A new trends report published by Watson-Marlow Fluid Technology Group (WMFTG) has outlined a number of factors influencing the global brewing market. The report will help Australian brewers of all sizes to achieve greater and greater competitive advantage through greater understanding of industry drivers.
The report’s authors have identified distinct shifts in consumer-led behaviours as well as wider sustainability issues such as water scarcity as drivers for change and innovation.
With contributions from the highly respected International Centre for Brewing Science, the overall messages in WMFTG’s Brewing Trends Report are focused on how brewers can achieve competitive edge without compromising on process efficiency.
The report will help to focus – and justify – investment decisions in the brewing sector.
“To remain competitive, brewers need to be able to brew a wide range of beer styles while maintaining a high degree of process efficiency. The pressure to produce high quality beers at the lowest cost increases every year. In this report, we examine some of the core changes happening in the global industry and explore some of the trends developing in the next few years, and we hope people find it useful,” said Rod White, master brewer, Assistant Professor at the International Centre for Brewing Science at the University of Nottingham.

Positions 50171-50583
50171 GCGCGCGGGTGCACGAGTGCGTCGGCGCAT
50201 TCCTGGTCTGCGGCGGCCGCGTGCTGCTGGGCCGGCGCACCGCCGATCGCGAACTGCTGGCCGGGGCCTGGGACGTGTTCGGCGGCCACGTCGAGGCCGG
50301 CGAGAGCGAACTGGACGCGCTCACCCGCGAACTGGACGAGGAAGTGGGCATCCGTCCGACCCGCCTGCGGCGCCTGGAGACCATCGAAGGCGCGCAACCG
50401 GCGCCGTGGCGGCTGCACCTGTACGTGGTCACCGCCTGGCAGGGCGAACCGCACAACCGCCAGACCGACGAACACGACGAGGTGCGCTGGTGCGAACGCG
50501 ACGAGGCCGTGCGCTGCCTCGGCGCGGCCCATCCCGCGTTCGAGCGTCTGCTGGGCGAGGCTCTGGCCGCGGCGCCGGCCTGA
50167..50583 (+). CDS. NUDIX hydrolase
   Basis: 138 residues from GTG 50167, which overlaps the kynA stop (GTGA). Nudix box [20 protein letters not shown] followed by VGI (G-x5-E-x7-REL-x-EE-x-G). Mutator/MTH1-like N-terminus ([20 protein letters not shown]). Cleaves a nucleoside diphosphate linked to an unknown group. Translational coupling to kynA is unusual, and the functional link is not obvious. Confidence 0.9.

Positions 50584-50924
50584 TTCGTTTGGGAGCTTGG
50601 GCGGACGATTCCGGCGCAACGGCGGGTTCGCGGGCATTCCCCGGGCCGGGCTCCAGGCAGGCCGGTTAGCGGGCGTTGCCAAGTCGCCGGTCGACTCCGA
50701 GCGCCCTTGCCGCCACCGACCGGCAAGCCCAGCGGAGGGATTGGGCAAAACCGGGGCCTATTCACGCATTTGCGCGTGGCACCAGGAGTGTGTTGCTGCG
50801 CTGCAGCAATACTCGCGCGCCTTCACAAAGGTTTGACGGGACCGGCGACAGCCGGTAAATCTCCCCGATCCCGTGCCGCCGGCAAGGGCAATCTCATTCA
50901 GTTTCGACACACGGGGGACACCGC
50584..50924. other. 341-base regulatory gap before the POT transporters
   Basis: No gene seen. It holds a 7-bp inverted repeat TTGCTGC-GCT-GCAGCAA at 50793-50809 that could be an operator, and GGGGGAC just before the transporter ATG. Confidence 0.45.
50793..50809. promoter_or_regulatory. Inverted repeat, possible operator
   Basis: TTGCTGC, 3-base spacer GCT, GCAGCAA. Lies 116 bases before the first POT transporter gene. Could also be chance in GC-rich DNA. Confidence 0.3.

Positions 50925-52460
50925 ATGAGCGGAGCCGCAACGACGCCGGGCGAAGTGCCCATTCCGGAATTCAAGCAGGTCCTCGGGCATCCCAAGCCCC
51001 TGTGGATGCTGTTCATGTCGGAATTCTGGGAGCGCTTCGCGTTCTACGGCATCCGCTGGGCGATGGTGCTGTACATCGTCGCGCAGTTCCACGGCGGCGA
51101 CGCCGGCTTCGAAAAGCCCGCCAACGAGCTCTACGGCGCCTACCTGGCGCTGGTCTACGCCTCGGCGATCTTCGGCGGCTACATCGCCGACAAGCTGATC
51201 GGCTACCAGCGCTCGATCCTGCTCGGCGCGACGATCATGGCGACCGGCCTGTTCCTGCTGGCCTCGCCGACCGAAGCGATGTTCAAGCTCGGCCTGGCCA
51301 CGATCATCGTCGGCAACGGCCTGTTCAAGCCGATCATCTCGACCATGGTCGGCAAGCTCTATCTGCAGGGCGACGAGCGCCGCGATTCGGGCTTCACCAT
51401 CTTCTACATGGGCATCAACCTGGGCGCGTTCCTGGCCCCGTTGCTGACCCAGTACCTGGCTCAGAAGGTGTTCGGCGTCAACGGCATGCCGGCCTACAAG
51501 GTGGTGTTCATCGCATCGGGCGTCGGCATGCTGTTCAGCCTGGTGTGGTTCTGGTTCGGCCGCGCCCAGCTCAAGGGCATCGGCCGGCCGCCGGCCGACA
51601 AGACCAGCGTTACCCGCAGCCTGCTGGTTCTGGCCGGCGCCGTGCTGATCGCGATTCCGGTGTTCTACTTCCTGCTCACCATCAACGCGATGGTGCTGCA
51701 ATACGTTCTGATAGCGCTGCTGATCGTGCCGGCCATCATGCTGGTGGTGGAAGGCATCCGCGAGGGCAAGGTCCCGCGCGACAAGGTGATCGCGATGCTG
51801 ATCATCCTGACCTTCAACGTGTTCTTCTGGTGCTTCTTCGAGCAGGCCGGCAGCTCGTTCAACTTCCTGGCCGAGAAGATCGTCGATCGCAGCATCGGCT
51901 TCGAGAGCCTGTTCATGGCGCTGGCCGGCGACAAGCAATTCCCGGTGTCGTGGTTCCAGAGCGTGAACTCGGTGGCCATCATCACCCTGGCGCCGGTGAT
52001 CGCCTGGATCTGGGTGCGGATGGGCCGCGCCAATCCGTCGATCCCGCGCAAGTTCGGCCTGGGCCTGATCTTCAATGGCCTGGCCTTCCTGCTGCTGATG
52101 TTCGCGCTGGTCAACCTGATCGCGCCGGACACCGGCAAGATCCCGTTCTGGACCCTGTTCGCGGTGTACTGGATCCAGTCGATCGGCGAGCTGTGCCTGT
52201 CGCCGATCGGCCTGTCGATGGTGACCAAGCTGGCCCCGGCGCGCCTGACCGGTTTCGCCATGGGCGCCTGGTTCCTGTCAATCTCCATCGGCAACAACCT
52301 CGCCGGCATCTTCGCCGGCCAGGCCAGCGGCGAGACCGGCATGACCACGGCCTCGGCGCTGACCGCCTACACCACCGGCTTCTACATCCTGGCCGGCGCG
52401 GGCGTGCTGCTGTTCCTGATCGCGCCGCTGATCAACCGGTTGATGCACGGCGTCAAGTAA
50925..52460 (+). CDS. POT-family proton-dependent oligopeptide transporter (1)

The report will help brewers – large and small – to see that by investing in technology that offers improved product quality and reductions in greater overall equipment efficiency- it is also possible to achieve reduced wastage, greater efficiencies and cost savings. Together these features ensure better profitability and increased market share.
“I am delighted to see such exciting opportunities for the brewing market in Australia. By embracing innovative technologies and proactive equipment maintenance strategies, it is possible to achieve maximum process efficiency, advises National Food & Beverage Sector Manager, Elie Elazar.
The Report also highlights the benefits of applying machine learning – and Big Data – in the brewing sector. For example, it is now possible to predict the percentage of beer fermented in each batch, and when it is time to move onto the next stage in production. By using artificial intelligence to improve production forecasting, together with horizontal distribution channels, brewers can ensure smooth distribution, leading to reduced wastag